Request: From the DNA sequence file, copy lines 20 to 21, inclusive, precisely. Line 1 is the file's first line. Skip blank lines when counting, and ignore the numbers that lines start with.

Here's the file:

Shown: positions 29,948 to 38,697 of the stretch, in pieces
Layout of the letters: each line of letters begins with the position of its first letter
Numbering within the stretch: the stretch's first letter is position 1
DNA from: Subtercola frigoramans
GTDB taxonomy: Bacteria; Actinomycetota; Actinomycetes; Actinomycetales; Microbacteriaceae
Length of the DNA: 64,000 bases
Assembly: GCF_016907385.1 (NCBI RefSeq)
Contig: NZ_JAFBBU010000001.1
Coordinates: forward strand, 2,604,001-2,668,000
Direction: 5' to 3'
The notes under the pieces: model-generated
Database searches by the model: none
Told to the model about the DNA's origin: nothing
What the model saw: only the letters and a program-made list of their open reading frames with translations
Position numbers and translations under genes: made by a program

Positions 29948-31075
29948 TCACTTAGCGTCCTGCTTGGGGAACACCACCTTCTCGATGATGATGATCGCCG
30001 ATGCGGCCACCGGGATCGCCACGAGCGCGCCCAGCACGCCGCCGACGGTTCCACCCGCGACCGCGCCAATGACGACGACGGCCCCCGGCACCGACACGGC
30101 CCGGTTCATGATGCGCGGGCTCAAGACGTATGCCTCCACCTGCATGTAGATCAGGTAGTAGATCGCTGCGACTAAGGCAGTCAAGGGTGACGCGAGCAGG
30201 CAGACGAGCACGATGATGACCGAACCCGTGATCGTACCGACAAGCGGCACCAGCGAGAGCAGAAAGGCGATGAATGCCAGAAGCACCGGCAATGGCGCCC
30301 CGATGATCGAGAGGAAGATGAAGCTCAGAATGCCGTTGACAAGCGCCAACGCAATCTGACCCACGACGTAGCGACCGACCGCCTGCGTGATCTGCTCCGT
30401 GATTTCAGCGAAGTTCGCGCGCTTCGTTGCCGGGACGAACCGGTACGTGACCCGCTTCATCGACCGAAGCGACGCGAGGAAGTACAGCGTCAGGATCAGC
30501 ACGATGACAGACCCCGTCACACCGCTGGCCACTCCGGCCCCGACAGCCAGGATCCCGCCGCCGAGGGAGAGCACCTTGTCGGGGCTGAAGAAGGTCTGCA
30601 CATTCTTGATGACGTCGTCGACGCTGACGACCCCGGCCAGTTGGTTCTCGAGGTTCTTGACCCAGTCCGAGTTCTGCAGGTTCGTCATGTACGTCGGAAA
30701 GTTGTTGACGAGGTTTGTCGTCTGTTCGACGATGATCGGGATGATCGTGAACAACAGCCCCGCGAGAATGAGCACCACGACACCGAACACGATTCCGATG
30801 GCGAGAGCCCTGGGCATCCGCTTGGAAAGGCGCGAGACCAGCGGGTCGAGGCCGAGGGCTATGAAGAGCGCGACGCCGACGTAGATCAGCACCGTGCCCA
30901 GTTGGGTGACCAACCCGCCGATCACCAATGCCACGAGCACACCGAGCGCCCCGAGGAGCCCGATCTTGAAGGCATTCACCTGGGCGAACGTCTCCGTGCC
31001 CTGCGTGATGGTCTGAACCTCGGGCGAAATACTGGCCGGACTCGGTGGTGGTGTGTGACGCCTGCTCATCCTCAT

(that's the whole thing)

30201 CAGACGAGCACGATGATGACCGAACCCGTGATCGTACCGACAAGCGGCACCAGCGAGAGCAGAAAGGCGATGAATGCCAGAAGCACCGGCAATGGCGCCC
30301 CGATGATCGAGAGGAAGATGAAGCTCAGAATGCCGTTGACAAGCGCCAACGCAATCTGACCCACGACGTAGCGACCGACCGCCTGCGTGATCTGCTCCGT